corn bread would be great -- a soft version with some cheese and creamed corn in the mix.
a sliced fruit tray, with a nice arrangement of pineapple, kiwi, oranges and strawberries.
ice cream -- cinnamon and vanilla.
have a selection of breads: corn bread, tortillas, cinnamon rolls. (The latter is the favorite in this part of the world--the story is that in school cafeterias it was on chili day that the cook had time to make cinnamon rolls.) Beyond that, just have a variety of condiments for the chili, like chopped onions, cheese, maybe chipotle puree for those who prefer their chili hot.
I made a chopped salad for a pot luck recently, and the response was so great, people came up to me after and said, "I don't normally get seconds of salad but this was sooo good." It was really simple as well. I adapted the recipe after having dinner at Bobby Flay's Mesa Grill, and the dressing had nice spice that would stand up well to chili.
Three heads of romaine hearts chopped in ribbons w/a bread knife
2 containers of sweet grape tomatoes, quartered
2 English hothouse cucumbers, diced
Large can of rinsed chickpeas
Chopped pitted nicoise olives
Finely finely minutely (less than a square quarter inch) diced cheddar and monterey jack (about 8 oz each)
Homemade balsamic vinaigrette, I added a serrano chili and some sriracha sauce to add extra heat. And a little OJ to add some citrus sweetness.
You can add diced avocado and crumbled blue and yellow tortilla chips at the end...I forgot to do this when I got to the party and the salad lacked for nothing.
Really good stuff. The salad was so large I used my big cake container turned upside down to bring it to the party...and the whole salad was gone in 45 minutes.
Fine Cooking had a chili dinner article last year....they had cornbread I think, and these great dessert bars. I am sure I can find the recipe if you're interested.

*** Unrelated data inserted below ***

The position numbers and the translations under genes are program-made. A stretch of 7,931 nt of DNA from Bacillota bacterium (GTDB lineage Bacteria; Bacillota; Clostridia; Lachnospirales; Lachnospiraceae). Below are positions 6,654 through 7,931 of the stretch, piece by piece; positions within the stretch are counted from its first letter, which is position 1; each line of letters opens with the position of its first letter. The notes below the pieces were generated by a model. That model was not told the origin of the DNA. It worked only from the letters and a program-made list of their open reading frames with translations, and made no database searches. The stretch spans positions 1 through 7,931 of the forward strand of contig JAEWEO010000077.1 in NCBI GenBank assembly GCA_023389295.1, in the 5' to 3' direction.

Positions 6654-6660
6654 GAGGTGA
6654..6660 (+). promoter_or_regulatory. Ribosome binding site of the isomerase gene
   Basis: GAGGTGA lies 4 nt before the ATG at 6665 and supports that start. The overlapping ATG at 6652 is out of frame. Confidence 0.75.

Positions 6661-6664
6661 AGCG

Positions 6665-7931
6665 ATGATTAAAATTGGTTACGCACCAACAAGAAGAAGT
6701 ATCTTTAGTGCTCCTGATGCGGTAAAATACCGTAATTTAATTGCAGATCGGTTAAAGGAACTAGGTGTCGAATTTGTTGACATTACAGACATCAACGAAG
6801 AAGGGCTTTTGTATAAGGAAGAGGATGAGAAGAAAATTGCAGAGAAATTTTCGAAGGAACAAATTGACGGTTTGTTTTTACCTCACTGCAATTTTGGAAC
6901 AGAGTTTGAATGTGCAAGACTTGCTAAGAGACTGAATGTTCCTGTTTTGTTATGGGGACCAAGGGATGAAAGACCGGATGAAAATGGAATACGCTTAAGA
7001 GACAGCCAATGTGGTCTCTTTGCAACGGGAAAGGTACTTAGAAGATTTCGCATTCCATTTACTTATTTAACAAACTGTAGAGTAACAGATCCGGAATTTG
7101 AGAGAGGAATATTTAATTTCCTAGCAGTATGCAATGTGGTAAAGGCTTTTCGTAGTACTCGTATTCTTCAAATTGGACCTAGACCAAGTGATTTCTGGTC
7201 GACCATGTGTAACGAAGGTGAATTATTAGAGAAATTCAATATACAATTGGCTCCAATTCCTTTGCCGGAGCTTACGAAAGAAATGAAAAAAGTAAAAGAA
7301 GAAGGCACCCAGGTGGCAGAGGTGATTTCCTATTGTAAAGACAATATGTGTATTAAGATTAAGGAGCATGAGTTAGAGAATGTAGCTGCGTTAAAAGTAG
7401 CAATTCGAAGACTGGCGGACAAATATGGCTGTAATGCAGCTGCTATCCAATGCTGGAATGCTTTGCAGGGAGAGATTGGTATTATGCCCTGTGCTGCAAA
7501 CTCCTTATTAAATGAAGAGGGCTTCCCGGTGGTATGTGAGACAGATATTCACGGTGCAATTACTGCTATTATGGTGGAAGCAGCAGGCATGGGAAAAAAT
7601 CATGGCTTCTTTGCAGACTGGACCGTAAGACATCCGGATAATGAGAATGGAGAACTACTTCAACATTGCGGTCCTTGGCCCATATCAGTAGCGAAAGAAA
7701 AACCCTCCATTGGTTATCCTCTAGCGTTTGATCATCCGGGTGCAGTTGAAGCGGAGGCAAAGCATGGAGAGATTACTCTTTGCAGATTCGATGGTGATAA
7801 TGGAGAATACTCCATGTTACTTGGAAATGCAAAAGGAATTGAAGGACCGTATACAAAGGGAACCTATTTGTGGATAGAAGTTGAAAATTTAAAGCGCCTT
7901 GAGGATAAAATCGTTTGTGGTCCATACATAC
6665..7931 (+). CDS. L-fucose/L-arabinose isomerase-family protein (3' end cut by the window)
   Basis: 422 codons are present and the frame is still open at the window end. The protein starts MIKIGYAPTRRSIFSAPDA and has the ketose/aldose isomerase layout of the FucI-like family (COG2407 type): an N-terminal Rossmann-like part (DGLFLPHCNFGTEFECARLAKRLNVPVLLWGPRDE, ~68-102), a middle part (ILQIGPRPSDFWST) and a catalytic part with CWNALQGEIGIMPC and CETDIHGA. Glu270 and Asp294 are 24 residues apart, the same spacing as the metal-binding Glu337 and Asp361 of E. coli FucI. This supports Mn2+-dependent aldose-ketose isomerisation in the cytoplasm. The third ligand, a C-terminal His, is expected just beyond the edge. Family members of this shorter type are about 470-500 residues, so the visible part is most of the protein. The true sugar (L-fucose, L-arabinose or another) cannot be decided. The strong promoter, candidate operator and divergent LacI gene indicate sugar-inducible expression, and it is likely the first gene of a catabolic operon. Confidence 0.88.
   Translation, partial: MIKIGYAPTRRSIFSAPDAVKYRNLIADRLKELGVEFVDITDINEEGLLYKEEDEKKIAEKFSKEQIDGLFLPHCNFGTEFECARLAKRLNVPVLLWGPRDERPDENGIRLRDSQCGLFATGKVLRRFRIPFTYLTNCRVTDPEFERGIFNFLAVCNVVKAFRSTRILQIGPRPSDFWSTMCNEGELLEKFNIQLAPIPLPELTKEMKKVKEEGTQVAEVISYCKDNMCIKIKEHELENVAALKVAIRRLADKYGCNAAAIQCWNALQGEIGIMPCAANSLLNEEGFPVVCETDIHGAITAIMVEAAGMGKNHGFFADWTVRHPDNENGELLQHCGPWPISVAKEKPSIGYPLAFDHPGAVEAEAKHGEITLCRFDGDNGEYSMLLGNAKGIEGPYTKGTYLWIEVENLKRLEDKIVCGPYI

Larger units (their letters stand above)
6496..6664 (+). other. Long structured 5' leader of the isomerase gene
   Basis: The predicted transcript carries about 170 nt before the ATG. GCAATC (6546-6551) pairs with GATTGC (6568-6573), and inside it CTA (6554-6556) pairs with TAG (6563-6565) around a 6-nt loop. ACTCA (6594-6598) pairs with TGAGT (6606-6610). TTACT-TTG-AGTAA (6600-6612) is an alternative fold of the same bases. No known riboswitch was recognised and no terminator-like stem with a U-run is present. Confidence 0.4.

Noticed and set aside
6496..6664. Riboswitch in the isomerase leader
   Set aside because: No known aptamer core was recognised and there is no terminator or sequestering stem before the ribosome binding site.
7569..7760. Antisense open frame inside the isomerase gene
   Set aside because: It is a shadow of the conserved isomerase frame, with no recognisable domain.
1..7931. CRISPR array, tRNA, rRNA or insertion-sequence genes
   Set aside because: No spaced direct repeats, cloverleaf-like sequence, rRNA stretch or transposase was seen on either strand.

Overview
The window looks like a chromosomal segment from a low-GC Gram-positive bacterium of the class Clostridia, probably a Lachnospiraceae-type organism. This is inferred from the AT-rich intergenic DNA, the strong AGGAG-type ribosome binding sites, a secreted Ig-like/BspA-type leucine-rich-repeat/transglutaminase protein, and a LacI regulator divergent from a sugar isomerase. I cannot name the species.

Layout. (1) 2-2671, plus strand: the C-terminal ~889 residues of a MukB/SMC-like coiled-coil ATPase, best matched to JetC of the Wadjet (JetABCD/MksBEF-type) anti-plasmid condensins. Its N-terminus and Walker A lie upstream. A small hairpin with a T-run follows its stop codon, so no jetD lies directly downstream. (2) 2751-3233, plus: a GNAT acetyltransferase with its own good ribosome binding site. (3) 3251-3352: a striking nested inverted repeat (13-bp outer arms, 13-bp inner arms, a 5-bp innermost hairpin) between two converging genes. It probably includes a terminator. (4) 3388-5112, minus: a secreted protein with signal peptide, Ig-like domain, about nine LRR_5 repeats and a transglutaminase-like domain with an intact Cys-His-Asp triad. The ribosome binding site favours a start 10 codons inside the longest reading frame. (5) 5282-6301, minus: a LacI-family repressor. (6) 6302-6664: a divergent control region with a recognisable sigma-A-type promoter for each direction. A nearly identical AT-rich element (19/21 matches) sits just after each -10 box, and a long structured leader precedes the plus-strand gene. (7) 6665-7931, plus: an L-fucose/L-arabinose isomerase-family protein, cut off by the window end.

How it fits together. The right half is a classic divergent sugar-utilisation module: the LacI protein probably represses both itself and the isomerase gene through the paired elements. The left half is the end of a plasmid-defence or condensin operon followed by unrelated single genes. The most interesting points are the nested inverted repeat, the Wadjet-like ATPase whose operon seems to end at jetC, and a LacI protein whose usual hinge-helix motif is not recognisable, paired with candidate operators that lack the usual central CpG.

Here's the recipe for the pecan-chocolate bars. They are delicious!
And the cornbread recipe:
Let me know if you use either of these. I know firsthand that the bars are excellent.
Ooooooh, I like the cornbread recipe. I'm not big on desserts - I'm hoping someone else brings dessert or I'll pick something up. :-) (not my thing) Thank you.
I think I'm settling on a good corn bread (this one looks great), a great mexican salad and hubby is doing a nice Paula Dean kicked up version of Mac & Cheese (and with all all the Chili fixins and some assorted nacho chips/salsas) we should be all set for a feast.
I've had good luck, oddly, in puting out some high quality hot dogs, fresh buns, mustard, ketchip, onions, cheese, and letting people make a chili dog with their favorite chili from those cooking.
Concur you want a crunch, brightly flavoreed saled of sime kind and something sweet like fresh fruit or sorbet as a palate cleanser. Any dairy product is the best way to tame hot, spicy good -- water or beer just spread the heat around more.
Jicama salad. The jicama is a nice crisp cold contrast to the chili. Lots of recipes online. You can also just add jicama to a green salad with toasted pumpkin seeds. Could also put mango in there for some sweet contrast.
Roasted sweet potatoes if you are wanting something more hearty but still easy.
My take on this jicama salad is to use variable mix of fruits and vegetables, based on what is available and attractive. Jicama provides a nice bland crunch. Apples work well. Citrus can be anything from canned mandarin oranges to grapefruit sections. Bell peppers add color and crunch. Cucumber works also, though it adds a lot of moisture. Onion could also work. Greens, other than cilantro, don't seem to fit.
Seasonings are a mix of salt, acid (e.g. lime juice), and hot (pico de gallo seasoning mix), plus chopped cilantro. I also use some citrus juice - orange, grapefruit, or even the canning juice from the mandarin oranges.
I like to keep the texture coarse, so it can be eaten by spearing items with a fork, or even with the fingers.
Good quality warm flour tortillas are the best starch to go along with chili.